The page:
Yasmin Dubrau works across disciplines that include jewellery, ceramics, painting and weaving. The concept for this exhibition began when she returned to New Zealand after several years in Japan – just after the Fukushima nuclear accident in 2011. Concerned about the impact of such environmental disasters on food production and ruminating too on how traditional and spiritual connections to gardening were disappearing, Dubrau playfully reflected on various scenarios attached to the notion of growing big vegetables . This installation might be interpreted as a whimsical imagining of the radiation-contaminated vegetable garden the artist left behind in Japan.
Inspired by the paper folding craft of origami – Dubrau uses origami units to build her paper constructions, sometimes in tandem with other folding techniques, which can be more freestyle.
She says she enjoys “the lightness of paper and its approachability; it lends itself well to playing and painting.” Her painted forms retain the fluid brushwork and freshness evident in her two-dimensional paintings. Nuanced in composition and rich in expression –the multi-faceted paper forms in this installation have an “aliveness” that is generated in part by the sense that there is more to be discovered through the “unfolding” of the objects.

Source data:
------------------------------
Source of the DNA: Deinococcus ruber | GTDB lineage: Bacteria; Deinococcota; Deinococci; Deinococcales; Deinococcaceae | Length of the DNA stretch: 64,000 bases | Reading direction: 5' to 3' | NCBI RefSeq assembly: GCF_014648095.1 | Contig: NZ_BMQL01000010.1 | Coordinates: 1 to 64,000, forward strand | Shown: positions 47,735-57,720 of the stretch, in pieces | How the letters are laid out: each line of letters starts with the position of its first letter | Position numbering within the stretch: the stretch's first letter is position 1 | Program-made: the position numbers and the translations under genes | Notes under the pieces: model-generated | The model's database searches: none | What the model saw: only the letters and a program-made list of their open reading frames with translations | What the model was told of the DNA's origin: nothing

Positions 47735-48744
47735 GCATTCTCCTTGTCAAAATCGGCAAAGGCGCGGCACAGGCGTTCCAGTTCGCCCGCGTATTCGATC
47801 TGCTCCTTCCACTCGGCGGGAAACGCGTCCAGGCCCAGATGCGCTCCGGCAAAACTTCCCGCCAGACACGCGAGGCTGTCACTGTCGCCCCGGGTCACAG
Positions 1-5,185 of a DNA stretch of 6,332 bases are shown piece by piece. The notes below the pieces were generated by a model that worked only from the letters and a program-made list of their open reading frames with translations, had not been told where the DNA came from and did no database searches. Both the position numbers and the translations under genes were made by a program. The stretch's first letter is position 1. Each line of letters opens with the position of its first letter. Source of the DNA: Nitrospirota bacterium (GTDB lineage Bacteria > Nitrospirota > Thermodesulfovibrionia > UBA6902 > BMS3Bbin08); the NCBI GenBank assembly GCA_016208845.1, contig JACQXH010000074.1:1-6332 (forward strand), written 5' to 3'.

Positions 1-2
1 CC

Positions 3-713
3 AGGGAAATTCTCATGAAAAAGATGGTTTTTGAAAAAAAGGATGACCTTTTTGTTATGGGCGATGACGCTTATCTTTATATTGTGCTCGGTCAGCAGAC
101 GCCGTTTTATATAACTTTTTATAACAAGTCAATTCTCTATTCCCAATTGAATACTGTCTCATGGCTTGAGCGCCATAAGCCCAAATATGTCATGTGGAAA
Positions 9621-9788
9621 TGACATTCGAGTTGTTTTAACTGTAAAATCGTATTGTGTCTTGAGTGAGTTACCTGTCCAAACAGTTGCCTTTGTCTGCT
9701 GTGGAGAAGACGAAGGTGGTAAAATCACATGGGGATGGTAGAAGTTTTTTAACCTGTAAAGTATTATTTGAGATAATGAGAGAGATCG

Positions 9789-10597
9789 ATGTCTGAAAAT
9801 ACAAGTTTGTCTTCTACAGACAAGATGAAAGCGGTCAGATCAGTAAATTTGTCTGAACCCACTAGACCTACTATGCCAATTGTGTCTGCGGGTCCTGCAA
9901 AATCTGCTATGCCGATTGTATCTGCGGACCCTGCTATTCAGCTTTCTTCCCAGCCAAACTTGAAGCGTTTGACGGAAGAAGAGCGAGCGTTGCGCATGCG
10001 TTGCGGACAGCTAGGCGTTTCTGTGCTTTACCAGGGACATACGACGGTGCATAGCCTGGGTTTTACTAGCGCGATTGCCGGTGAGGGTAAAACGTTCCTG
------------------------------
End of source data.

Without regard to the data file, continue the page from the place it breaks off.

In their light and sometimes, frivolous appearance, the works I make are often direct responses to encounters in my life, both real and imagined;things that might inspire amusement, happiness, or, possibly a sense of irony or absurdity.
A recent horticultural course introduced Dubrau to the geometric structure found in plants, minerals and crystals and the cyclic relationship between these elements and soil. Wondering about Nature conveys the artist’s delight in making connections to the geometric components found both in nature and origami.
Dubrau has exhibited nationally and internationally. Her website address is: www.yasmindubrau.com